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Taxonomy of the RRD40 CD-ROM series?

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The Question is:

Hey wiz!
The RRD40-DA  and RRD40-DC.  What's the DA and DC mean.
Will these run on my 3100?

The Answer is :

    The RRD40 is a single-speed CD-ROM drive, and requires a
    CD caddy.  The following models have existed:
      RRD40-DA: SCSI CD-ROM, single-speed, desktop model.
      RRD40-DC: Q-BUS slave CD-ROM drive.  No KRQ50 controller.
                This is not a SCSI interface.  Used only with
                existing KRQ50 and RRD40-H* or RRD40-S* disk.
      RRD40-E*: SCSI CD-ROM, internal, VAXstation 3100 series
      RRD40-FA: SCSI CD-ROM, external, 120V
      RRD40-F3: SCSI CD-ROM, external, 240V
      RRD40-HC: Q-Bus KRQ50 CD-ROM, external, 120V
                includes BA23/BA123 KRQ50
      RRD40-HD: Q-Bus KRQ50 CD-ROM, external, 240V
                includes BA23/BA123 KRQ50
      RRD40-SA: Q-Bus KRQ50 CD-ROM, external, 120V
                includes BA2xx/BA4xx KRQ50
      RRD40-SB: Q-Bus KRQ50 CD-ROM, external, 240V
                includes BA2xx/BA4xx KRQ50
    The OpenVMS Wizard will assuming that you mean VAXstation 3100 or
    MicroVAX 3100 and not DECstation 3100 by "3100" -- there are a wide
    variety of "3100" systems; in general, please be very specific when
    refering to a particular system.
    Various VAXstation 3100 series systems had an internal RRD40 drive.
    The VAXstation 3100 and MicroVAX 3100 series systems generally have
    an external SCSI bus (a few did not), so the RRD40-DA is likely to
    work -- though, given the glacial speed of these drives, perhaps
    "walk" would be a more appropriate description than "run".
    The RRD40-DC does not have a SCSI interface and cannot be connected
    to any members of the VAXstation and MicroVAX 3100 series systems.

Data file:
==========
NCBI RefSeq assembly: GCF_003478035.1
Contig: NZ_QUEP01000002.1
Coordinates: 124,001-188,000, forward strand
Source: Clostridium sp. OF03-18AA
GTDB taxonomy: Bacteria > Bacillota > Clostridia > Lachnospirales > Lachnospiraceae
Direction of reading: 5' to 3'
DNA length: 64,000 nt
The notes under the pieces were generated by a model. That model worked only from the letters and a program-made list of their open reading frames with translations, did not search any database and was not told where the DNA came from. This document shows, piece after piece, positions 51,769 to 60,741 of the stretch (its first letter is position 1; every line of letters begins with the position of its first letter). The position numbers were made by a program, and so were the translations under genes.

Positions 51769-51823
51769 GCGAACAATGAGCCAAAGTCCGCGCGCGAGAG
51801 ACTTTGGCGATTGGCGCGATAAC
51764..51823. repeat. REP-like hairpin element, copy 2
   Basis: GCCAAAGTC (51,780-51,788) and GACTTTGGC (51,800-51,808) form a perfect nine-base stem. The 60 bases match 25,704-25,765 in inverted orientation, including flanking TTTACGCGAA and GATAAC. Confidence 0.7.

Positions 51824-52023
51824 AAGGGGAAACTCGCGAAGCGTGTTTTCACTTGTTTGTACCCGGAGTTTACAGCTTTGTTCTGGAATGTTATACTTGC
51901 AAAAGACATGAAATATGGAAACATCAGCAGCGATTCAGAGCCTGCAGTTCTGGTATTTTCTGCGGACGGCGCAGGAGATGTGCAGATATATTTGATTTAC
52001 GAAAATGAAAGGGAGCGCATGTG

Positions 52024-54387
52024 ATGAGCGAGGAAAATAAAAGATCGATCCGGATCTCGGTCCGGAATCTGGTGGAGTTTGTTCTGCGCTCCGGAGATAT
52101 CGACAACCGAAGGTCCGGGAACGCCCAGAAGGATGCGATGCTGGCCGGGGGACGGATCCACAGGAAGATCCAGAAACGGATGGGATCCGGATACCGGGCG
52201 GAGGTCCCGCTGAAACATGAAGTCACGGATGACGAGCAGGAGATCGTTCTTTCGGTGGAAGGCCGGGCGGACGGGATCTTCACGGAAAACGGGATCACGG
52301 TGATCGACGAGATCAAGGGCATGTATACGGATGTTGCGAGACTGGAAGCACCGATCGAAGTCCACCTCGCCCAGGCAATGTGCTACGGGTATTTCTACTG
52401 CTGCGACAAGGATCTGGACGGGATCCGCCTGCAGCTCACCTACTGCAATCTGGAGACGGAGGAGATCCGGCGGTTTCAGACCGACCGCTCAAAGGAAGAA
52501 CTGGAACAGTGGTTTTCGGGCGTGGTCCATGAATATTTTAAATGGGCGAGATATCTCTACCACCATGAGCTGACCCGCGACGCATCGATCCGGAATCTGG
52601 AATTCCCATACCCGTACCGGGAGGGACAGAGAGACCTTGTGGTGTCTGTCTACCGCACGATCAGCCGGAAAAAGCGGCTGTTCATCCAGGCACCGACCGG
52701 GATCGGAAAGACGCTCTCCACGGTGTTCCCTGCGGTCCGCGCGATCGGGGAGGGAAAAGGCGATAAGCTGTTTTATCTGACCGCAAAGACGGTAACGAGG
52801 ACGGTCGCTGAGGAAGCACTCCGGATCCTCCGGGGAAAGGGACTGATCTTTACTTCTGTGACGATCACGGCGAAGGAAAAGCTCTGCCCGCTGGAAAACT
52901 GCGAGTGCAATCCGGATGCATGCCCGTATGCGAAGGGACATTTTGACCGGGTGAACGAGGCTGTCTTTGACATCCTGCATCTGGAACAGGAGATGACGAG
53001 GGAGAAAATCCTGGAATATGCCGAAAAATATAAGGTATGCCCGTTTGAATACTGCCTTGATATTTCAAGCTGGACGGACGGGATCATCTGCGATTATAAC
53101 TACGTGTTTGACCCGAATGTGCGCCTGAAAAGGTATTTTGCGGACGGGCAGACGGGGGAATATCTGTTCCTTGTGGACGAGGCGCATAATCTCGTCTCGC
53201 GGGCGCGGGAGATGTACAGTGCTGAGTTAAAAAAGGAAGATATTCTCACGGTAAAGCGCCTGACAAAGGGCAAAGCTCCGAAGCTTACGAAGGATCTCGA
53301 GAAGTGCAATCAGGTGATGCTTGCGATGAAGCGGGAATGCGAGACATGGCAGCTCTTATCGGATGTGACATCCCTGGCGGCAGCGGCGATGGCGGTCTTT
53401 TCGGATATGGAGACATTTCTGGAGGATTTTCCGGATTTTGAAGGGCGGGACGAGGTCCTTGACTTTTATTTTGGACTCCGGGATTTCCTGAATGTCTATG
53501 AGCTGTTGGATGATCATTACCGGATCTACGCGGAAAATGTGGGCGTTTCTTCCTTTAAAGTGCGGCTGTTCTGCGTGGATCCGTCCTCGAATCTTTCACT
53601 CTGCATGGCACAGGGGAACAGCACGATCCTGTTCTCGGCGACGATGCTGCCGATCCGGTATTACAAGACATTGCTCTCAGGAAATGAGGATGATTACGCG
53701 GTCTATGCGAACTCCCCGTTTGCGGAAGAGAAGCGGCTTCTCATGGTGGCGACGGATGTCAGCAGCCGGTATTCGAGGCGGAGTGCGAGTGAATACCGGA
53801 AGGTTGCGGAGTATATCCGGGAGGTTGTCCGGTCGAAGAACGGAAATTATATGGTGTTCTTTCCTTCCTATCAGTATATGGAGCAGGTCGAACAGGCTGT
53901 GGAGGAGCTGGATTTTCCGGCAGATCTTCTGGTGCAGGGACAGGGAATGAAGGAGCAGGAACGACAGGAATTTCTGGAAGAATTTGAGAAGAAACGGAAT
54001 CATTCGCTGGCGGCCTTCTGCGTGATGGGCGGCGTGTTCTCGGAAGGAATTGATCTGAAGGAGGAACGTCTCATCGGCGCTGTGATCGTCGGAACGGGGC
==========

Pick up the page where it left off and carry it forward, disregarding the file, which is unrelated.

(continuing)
A drawback of the RRD40 series was the design of the caddy. Inserting
    and removing CDs in the caddy is a rather cumbersome process, as the
    caddy was intended to contain the same CD *permanently*.  For a small
    set of CDs this was an excellent concept as the CD would never be
    touched or scratched - it would either be in the drive itself or in
    it's highly protective caddy. For modern CD collections this is
    impractical as it would be far too expensive to purchase enough caddies
    (if you can find them for sale at all!)
    Another potential problem is that some of the older model VAXstation
    3100 series systems would sometimes have trouble sensing the RRD40 on
    the bus.  One of the Wizard's own systems suffered this problem.  To
    make the drive work, the procedure was to stop at the console prompt
    and use the >>> SHOW DEV  command to ensure the drive was visible. If
    not, keep issuing SHOW DEV commands while power cycling the RRD40 until
    the drive appeared.  The operating system would then have no trouble
    finding the drive.
    The OpenVMS Wizard would recommend using a more modern SCSI drive.

answer written or last revised on ( 6-MAR-2000 )

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